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Mortality Contingent Claims, Health Care, and Social Insurance


Tomas Philipson


University of Chicago; National Bureau of Economic Research (NBER)

Gary S. Becker


University of Chicago - Department of Economics; University of Chicago - Booth School of Business

September 1996

NBER Working Paper No. w5760

Abstract:     
This paper analyzes the savings and health care impacts of mortality contingent claims, defined here as income measures, such as annuities and life-insurance, under which earned income is contingent on the length of one's life. The postwar increase in mandatory annuity and life-insurance programs, as well as the rapid increase in life-expectancy, motivates a better understanding of the effects that mortality contingent claims have on resources devoted to life-extension. We analyze the incentives that such claims imply for life-extension when resources may affect mortality endogenously and argue that these incentives dramatically alter the standard conclusions obtained when mortality is treated exogenously.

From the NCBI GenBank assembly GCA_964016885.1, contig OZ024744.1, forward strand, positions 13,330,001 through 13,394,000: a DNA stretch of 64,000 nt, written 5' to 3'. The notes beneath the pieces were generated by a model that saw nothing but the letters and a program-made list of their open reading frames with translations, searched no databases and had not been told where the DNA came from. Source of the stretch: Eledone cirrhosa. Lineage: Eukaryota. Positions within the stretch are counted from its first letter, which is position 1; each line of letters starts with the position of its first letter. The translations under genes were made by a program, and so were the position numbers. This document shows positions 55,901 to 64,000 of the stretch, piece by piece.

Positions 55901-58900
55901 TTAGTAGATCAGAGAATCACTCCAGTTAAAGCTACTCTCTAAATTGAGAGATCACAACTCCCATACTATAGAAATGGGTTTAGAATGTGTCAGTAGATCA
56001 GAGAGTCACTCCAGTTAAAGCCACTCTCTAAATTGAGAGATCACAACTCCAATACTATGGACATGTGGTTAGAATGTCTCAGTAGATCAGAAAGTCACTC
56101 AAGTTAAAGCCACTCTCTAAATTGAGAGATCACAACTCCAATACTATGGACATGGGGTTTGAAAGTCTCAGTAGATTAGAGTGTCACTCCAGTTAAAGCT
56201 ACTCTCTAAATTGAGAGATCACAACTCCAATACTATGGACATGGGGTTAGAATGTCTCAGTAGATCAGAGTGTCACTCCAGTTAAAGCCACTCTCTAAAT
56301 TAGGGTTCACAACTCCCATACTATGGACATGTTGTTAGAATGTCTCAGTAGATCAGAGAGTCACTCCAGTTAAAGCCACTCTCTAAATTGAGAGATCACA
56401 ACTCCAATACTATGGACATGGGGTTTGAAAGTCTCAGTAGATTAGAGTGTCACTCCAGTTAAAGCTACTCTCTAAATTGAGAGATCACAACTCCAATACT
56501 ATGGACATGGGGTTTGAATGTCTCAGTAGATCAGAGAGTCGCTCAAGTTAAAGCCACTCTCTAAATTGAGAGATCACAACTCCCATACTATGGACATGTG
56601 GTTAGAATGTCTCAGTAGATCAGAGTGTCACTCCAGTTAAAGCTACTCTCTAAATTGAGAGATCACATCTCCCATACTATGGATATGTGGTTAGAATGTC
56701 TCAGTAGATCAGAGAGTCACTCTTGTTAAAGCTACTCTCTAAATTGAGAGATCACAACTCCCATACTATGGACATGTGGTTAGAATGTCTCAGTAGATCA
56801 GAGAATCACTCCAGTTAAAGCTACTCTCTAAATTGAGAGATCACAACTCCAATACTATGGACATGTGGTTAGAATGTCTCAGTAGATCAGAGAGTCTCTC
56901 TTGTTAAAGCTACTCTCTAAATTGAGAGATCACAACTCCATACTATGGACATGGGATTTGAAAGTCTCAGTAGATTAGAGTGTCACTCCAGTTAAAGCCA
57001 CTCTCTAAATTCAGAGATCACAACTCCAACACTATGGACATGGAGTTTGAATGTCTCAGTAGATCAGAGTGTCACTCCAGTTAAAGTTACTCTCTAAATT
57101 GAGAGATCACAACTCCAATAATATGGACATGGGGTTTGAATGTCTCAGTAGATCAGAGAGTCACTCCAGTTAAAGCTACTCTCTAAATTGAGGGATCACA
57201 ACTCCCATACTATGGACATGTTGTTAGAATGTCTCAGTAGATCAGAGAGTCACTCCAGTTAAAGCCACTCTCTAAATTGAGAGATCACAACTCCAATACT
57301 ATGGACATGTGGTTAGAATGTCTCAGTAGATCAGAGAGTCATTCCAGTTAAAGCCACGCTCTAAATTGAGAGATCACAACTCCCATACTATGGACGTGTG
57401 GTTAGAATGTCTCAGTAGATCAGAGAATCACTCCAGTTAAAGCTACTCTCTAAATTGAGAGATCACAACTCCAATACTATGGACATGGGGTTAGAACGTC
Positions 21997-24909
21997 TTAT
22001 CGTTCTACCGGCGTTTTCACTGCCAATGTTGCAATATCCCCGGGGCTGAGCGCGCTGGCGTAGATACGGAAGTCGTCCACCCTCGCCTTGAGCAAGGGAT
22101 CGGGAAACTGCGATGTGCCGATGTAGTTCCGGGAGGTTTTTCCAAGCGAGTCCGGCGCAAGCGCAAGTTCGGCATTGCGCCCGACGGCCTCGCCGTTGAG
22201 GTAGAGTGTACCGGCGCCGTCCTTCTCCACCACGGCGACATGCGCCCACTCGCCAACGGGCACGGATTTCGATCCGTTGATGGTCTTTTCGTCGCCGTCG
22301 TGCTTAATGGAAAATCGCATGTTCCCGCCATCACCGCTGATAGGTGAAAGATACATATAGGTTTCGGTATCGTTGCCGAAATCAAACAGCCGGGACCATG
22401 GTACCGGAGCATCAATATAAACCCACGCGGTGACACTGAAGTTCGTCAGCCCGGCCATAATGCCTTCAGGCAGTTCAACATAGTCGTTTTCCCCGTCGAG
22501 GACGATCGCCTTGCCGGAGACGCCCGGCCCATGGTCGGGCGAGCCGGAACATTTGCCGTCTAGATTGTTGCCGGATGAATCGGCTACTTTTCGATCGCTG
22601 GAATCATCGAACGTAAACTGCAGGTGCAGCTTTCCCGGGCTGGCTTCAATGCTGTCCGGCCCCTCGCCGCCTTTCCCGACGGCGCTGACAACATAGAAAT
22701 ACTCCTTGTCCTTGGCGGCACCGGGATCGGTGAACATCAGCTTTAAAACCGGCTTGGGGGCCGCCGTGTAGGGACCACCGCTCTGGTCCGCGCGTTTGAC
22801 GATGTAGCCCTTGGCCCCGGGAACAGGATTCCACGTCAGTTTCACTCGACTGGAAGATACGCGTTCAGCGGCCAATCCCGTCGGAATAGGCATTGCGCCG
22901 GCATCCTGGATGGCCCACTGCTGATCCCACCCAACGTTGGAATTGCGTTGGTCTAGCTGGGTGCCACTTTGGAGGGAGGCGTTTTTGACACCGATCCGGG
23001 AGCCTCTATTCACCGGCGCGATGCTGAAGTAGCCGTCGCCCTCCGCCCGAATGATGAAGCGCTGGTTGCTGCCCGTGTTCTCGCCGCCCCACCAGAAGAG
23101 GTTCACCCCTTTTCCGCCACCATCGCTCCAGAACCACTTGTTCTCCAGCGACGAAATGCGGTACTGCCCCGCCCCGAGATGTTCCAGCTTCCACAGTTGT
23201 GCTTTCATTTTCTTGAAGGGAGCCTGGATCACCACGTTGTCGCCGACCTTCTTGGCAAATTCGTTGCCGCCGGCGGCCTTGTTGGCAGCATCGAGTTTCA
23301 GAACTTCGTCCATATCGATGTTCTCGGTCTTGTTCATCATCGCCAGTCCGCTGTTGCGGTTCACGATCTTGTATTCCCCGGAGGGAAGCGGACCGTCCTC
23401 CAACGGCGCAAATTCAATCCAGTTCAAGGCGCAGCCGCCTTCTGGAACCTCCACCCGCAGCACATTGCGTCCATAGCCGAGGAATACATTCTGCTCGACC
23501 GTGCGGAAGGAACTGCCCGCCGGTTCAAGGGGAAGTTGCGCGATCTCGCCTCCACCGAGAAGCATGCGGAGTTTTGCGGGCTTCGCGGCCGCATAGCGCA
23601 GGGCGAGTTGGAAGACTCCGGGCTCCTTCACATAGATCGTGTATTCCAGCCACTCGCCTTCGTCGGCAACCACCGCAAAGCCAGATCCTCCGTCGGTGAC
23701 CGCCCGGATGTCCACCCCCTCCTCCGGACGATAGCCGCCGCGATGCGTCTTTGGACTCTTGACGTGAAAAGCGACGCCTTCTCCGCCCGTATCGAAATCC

Number of Pages in PDF File: 29

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Date posted: January 14, 1997  

Suggested Citation

Philipson, Tomas and Becker, Gary S., Mortality Contingent Claims, Health Care, and Social Insurance (September 1996). NBER Working Paper No. w5760. Available at SSRN: http://ssrn.com/abstract=4554

Contact Information

Tomas J. Philipson (Contact Author)
University of Chicago ( email )
Graduate School of Business
1101 East 58th Street
Chicago, 60637
National Bureau of Economic Research (NBER)
1050 Massachusetts Avenue
Cambridge, MA 02138
United States
Gary S. Becker
University of Chicago - Department of Economics ( email )
1126 East 59th Street
Chicago, IL 60637
United States
University of Chicago - Booth School of Business
5807 S. Woodlawn Avenue
Chicago, IL 60637
United States
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